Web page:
Carrington’s wholesale unit is promising lenders to be “ready to close" qualifying loans within 15 business days of it receiving an appraisal. It’s a far cry from where the industry once imagined it was heading.
At the height of the boom in 2006, Doug Duncan, then-chief economist at the Mortgage Bankers Association, predicted that process engineering could add enough efficiency that by 2016 the industry would be able to close a loan within three days. Others at the time thought it could happen even sooner.
Efficiencies had indeed improved between 1993 and 2003 when overall loan processing times had been cut by one-third, but 2006 was a time of notoriously loose underwriting and the subsequent crash and reform that followed have since served to lengthen closing times back out.
In one regard, Carrington is setting a high bar for itself. Historically, the time it takes to close was measured against when a loan was approved, after the underwriting department had signed off, says David Lykken, managing partner at consultancy Mortgage Banking Solutions. The appraisal is usually the last document submitted before underwriting commences, he notes. So Carrington is starting the clock earlier than lenders usually do.
"This is really due to making sure we deliver a consistent process each time, starting from appraisal receipt allows us to remove any variability in timing of appraisal (especially full appraisals) with regards to scheduling, etc.," said Carrington EVP Ray Brousseau, in an e-mail.
"For certain loan programs that do not require an appraisal, the clock can start at submission to underwriting (with all the required documents.) An example may be an FHA Streamline Non-Credit Qualifying Refinance. For those requiring an appraisal – it starts after the appraisal is received, which then is submitted to underwriting. These are prior to underwriting approval," he added.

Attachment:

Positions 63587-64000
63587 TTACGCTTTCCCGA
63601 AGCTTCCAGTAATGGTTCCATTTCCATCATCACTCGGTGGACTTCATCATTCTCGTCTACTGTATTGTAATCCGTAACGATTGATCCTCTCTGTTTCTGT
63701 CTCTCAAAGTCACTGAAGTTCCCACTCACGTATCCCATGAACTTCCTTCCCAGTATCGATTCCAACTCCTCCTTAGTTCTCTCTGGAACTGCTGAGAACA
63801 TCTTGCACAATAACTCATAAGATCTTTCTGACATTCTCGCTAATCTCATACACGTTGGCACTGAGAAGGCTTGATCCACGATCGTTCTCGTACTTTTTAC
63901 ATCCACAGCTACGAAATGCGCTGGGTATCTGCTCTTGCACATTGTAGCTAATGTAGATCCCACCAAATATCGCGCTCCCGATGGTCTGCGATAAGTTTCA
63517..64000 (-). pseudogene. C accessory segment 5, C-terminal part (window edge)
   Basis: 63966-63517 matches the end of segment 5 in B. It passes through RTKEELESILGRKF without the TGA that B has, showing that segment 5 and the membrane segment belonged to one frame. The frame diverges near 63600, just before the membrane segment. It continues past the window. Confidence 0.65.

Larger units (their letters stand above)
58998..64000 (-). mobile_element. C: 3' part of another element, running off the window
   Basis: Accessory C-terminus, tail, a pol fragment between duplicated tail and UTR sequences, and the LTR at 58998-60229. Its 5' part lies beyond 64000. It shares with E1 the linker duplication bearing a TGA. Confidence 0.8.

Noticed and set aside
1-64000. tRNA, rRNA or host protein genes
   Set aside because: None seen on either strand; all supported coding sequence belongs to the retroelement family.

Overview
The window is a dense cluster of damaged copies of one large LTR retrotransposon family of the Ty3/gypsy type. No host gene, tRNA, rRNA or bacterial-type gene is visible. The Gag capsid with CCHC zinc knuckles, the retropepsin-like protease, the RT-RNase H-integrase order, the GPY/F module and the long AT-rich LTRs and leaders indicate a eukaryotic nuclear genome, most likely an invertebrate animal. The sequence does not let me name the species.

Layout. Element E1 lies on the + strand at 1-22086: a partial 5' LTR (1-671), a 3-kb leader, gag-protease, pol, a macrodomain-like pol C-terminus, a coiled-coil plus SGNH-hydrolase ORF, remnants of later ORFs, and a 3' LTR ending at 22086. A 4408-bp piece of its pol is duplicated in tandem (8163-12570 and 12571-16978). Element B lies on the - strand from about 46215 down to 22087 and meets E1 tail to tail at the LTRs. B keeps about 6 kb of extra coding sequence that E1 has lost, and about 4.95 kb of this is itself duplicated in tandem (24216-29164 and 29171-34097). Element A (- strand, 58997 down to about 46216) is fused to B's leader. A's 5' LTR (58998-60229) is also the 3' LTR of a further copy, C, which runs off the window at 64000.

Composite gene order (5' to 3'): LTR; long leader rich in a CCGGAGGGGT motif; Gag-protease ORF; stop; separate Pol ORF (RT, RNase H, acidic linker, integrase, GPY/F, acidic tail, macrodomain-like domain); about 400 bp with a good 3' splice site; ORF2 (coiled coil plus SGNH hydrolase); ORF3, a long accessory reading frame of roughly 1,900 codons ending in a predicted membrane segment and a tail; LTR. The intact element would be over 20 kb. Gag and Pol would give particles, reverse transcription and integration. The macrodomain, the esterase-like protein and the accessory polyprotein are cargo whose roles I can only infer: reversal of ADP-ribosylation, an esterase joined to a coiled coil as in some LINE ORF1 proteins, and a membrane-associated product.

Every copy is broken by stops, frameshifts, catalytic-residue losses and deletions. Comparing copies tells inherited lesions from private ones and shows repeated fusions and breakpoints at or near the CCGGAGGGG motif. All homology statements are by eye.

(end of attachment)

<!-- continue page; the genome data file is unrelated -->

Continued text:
The average time between receiving an appraisal and being ready to close may be about 18 to 20 days, but depending on how lenders handle the new rules from the Consumer Financial Protection Bureau, this part of the process may take even longer, says Lykken. Interpretations of the new borrower notification rules related to valuations so far have varied.
Since those rules took effect last month, there has been "more focus on the appraisal, but I think other processes are going to be challenged, too," Lykken says.
“The overall mortgage lending process is getting longer. This is a trend that's really going to continue. There is more of an opportunity for things lengthen any time you introduce regulation. More processes require more time."
Process re-engineering is helping mitigate this somewhat but new rules keep adding to timelines, at least temporarily, says Lykken.
Carrington promises it will apply a $500 closing cost credit to the loan at closing if it takes more than 15 days.